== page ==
Growth management is not new in Northern Nevada | NevadaAppeal.com

Growth management is not new in Northern Nevada

Jill Keller, Appeal Staff Writer
Rick GunnRick DeMar talks on the phone in his office at the Builders Association of Western Nevada on Tuesday afternoon. DeMar, executive officer of the group, is happy with Carson City's growth management. 'Our growth cap has been in place many years,' he said. 'It's a successful program. We didn't let the no-growthers dictate to us how to run our county.'
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While Douglas County struggles with its recent voter-approved growth restriction mandate, the idea of controlling growth in Carson City and surrounding areas is not new.

Carson City, Washoe County and the Tahoe Regional Planning Agency have started different growth-management systems with the intention of promoting responsible growth within their communities.

The only county in the area that has not restricted growth is Lyon County, which approved zoning changes Tuesday that will eventually bring another 4,800 homes to the area.

Carson City was mandated by the state in 1978 to create a plan that restricted growth in order to assure new subdivisions could be provided sewer and water service.

Since 1983, they city has allowed 3 percent growth in residential units. The system was modified in 1988 to ensure that those who pulled permits actually built houses.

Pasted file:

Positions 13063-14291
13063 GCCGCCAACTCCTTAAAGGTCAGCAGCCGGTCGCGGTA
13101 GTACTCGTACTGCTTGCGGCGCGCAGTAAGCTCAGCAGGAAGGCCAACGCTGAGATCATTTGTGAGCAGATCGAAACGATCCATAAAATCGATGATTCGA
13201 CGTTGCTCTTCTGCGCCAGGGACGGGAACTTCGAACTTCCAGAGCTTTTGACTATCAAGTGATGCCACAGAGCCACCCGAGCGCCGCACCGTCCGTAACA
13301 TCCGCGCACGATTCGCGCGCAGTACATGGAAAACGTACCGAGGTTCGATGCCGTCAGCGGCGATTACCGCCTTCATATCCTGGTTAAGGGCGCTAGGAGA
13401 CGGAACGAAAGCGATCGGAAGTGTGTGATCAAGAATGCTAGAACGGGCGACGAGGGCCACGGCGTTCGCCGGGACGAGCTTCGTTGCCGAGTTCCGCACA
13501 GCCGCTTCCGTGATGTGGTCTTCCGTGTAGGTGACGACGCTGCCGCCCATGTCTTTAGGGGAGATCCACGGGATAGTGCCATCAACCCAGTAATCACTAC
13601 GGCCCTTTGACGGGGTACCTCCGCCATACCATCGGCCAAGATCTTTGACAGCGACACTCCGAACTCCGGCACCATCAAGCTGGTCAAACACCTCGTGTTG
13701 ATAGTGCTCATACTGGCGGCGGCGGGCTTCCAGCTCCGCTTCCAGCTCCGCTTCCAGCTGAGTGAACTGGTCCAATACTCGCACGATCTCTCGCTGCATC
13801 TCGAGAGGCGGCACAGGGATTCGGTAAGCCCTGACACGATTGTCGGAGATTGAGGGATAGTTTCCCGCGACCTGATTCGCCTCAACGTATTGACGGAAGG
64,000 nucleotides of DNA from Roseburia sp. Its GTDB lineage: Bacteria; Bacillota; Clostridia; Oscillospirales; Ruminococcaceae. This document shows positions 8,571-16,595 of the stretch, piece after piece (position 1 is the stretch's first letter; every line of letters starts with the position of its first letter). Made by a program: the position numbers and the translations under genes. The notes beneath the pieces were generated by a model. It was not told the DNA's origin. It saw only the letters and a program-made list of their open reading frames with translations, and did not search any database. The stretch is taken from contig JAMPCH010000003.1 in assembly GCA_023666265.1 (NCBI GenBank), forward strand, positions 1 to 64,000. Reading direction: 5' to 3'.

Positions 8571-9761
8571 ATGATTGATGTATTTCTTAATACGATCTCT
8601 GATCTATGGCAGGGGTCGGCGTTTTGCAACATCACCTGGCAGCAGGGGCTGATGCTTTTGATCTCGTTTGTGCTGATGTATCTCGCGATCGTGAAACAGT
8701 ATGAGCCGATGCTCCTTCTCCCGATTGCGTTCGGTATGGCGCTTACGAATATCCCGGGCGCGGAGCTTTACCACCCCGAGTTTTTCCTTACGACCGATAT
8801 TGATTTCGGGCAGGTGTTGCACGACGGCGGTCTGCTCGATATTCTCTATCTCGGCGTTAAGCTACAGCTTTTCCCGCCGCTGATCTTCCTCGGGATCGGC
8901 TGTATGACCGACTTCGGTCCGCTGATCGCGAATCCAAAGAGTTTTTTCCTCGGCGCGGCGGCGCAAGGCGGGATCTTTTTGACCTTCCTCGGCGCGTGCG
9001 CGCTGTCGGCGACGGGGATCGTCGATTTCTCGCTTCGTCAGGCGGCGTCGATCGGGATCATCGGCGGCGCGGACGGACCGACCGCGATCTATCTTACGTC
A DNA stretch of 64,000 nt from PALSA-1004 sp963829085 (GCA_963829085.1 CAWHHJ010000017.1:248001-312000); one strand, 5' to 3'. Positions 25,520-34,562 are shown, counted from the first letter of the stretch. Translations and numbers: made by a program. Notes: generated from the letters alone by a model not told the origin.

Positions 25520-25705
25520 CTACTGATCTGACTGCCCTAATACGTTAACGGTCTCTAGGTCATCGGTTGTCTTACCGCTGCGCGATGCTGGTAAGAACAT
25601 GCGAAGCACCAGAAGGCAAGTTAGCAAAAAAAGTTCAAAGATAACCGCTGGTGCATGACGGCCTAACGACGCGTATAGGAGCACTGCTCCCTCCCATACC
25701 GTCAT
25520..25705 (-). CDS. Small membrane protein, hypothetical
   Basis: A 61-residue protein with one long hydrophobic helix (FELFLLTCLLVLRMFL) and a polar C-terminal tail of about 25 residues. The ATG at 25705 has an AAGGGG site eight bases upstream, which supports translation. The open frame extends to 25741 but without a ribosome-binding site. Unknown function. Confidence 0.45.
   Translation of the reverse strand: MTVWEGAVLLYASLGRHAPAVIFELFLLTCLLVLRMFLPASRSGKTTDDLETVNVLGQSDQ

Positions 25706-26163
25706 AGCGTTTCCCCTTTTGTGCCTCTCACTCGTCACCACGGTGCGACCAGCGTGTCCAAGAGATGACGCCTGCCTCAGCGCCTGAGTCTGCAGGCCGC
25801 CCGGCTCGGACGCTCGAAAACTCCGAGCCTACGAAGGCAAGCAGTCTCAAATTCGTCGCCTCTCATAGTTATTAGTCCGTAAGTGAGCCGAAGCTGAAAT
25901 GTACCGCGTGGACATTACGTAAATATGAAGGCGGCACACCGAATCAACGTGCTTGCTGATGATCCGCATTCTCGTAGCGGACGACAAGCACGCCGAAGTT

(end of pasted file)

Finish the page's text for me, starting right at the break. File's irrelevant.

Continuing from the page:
When a permit is issued now, the applicant must pay $5,000 for sewer and water hook-ups.

“Since (1988) the plan has worked flawlessly,” said Walt Sullivan, director of community development in Carson City. “I think (the program) has been very successful in managing the growth. We grow within our resources.”

A local building group has no problems with the way Carson City manages growth, according to Rick DeMar, executive officer of the Builders Association of Western Nevada.

“Our growth cap has been in place many years,” DeMar said. “It’s a successful program. We didn’t let the no-growthers dictate to us how to run our county.”

Washoe County manages growth by making it difficult for developers to change pre-set plans that designate how many homes can be built in each area.

The county uses a map that integrates future land-use designations with current zoning. Any time a developer requests a zoning or land-use change, they have to go through a comprehensive plan amendment, which is a difficult process, according to Adrian Freund, director of community development.

The county set its desired conditions for growth in 1993. In the past two years, fewer than 10 significant master-plan amendments have been approved that would increase the numbers of homes built in rural Washoe County, Freund said.

“It really is a very different approach,” Freund said. “Here people can understand pretty readily what the future land and zoning is on a property.”

The Tahoe Regional Planning Agency approaches growth in the Lake Tahoe Basin by handing out a number of allocations each year. The agency is mandated by its regulations to balance responsible growth with the protection of the Lake Tahoe environment.

Every few years, the agency determines how many new buildings and residences can be allowed while still maintaining a balance between construction and natural environment.

TRPA reaches out to neighboring governmental agencies to determine a set number of new residential allocations. In the past, the agency has allocated 300 new residential units per year for the entire basin. The number may decrease beginning in 2003 because of the region’s failure to meet the agency’s environmental goals.